Nov 27, 2023 - Technology

D.C.'s hottest new job: Chief AI officer

Illustration: Sarah Grillo/Axios

Hundreds of agencies across the federal government are scrambling to find more than 400 chief AI officers by the end of the year, as Ryan reports.

Why it matters: The requirement, one of the edicts of President Biden's recent AI executive order, aims to make sure every arm of government has a top exec who is ready to deal with AI.

Driving the news: The Office of Management and Budget has released guidance to federal agencies on how to implement Biden's AI executive order — and how to hire a chief AI officer (CAIO) is on top of that list.

What's happening: The primary role of a CAIO is "coordination, innovation, and risk management for their agency's use of AI," acting as eyes and ears for agency leadership.

  • The CAIO will need to develop an AI strategy for their agency and be "deeply interconnected" with HR, IT, data, cybersecurity, civil rights and customer experience leaders in their agency.

The intrigue: Though each CAIO is expected to "improve accountability for AI issues," per the memorandum, the Government Accountability Office is exempt from hiring a CAIO, along with the Federal Election Commission.

By the numbers: CAIOs should be employed at Senior Executive Service level (which requires PhD level education) — meaning maximum pay of $212,100.

  • The lowest CAIO salary in Glassdoor's database is $223,184 — more than the highest available to a government CAIO — the median package for a private sector CAIO is around $300,000, per Glassdoor.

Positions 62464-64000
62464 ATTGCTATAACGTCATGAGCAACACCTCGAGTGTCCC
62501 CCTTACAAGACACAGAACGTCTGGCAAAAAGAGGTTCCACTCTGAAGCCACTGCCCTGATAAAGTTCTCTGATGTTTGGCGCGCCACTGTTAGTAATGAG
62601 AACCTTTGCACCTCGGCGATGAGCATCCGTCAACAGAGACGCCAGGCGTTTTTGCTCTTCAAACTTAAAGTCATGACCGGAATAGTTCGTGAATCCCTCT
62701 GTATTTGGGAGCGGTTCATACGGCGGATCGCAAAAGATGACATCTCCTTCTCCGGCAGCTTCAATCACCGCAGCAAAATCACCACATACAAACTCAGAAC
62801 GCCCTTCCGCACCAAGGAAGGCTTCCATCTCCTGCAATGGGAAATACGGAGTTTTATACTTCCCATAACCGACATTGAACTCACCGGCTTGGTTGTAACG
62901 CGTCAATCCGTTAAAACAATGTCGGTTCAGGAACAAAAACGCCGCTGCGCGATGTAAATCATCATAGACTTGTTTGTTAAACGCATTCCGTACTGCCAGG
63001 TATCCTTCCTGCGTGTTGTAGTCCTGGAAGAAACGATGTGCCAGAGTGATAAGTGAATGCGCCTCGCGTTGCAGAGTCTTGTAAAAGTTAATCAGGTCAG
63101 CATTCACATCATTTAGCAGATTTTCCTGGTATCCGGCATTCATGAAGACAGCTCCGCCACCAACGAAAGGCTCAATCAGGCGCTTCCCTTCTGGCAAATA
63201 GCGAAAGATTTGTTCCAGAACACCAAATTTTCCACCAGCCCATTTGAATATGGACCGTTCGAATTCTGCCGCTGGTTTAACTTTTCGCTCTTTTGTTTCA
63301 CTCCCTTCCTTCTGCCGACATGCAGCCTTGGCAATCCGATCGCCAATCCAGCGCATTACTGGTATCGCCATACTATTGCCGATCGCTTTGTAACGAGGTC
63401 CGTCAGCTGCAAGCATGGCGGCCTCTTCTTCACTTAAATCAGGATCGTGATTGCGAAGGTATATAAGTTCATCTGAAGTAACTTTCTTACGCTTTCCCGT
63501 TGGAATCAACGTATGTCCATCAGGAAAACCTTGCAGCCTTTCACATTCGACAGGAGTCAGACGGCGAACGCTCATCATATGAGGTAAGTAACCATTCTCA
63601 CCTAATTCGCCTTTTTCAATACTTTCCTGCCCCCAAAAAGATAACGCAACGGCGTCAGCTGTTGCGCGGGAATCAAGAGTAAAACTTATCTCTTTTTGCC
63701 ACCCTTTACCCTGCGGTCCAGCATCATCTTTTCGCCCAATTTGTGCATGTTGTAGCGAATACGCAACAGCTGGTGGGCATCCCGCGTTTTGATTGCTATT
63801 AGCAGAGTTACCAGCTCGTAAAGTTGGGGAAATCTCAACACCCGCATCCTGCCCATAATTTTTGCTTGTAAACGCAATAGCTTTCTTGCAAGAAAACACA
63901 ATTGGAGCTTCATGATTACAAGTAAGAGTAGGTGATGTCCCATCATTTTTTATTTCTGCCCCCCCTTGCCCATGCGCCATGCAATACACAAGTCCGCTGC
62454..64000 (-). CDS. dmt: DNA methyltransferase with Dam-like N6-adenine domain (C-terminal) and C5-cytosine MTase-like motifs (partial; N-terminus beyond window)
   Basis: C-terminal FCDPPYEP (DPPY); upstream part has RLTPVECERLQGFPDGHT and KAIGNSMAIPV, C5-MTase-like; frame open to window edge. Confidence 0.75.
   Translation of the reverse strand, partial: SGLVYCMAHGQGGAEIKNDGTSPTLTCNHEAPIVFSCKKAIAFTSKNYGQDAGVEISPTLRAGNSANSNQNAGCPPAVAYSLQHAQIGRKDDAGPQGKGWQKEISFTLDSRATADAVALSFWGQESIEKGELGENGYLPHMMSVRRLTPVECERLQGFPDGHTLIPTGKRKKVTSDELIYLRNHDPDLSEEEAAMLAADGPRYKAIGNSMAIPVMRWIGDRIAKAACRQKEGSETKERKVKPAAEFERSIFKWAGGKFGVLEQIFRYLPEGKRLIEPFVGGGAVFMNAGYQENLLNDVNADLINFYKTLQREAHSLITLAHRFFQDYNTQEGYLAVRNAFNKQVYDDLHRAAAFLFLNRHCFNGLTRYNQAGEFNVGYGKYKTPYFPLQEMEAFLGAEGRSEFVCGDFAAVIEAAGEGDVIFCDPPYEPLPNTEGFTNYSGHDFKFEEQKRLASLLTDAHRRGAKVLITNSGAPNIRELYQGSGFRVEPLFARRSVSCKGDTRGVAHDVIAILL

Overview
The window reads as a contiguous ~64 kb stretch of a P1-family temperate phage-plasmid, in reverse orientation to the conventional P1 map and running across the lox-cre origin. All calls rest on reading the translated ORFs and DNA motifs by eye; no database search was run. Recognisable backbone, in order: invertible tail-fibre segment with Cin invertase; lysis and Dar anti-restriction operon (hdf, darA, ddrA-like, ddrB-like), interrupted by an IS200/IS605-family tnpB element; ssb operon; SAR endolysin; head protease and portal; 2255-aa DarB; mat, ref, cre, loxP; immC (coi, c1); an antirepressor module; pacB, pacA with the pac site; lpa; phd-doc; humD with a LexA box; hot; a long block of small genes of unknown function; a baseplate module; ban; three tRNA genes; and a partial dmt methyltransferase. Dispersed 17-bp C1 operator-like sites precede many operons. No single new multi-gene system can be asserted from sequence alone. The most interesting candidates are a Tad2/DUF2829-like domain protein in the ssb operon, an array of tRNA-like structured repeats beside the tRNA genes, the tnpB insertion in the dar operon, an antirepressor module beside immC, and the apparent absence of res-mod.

Context: The Department of Homeland Security has already appointed a CAIO, while Health and Human Services is onto its second CAIO since 2021 and has published an AI playbook.

Private sector CAIOs have advice for those about to take on government CAIO roles. Several tell Axios that CAIOs should push for broad mandates covering a mix of functions — strategy, talent and skills, product development, implementation and governance.

What they're saying: Dan O'Connell, chief AI and strategy officer at Dialpad, a competitor of Zoom and Cisco, tells Axios that reporting lines matter.

  • "I report directly to our CEO" and "our chief product officer and I work hand-in-hand," O'Connell says.
  • Steve Mills, chief AI ethics officer at BCG, tells Axios that agency chiefs should look beyond technical expertise when selecting a CAIO: "It has to be somebody that can manage a large complex program," he says, and they should have a mandate to search for "incremental wins" but also to ask, "How do we completely create a new citizen experience with AI?'"
  • "There's so much that can be driven in a common way like basic policy tooling and vendor management" but there are many individual use cases that require specific attention and their own AI ethics officer, Mills says.

Yes, but: Don't expect CAIOs to deliver AI accountability if they lack resources or direct support from their agency leadership.

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